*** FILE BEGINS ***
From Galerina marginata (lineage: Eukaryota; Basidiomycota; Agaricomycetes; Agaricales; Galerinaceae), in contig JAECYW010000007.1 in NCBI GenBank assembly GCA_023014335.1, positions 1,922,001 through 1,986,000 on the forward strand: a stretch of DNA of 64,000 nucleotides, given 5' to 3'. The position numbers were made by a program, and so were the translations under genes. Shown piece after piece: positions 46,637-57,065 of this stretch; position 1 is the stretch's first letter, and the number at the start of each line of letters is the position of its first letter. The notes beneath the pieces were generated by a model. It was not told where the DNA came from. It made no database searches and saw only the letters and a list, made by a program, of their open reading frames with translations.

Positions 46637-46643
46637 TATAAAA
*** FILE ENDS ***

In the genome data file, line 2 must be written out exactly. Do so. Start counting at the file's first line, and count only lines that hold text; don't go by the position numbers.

Positions 46637-46643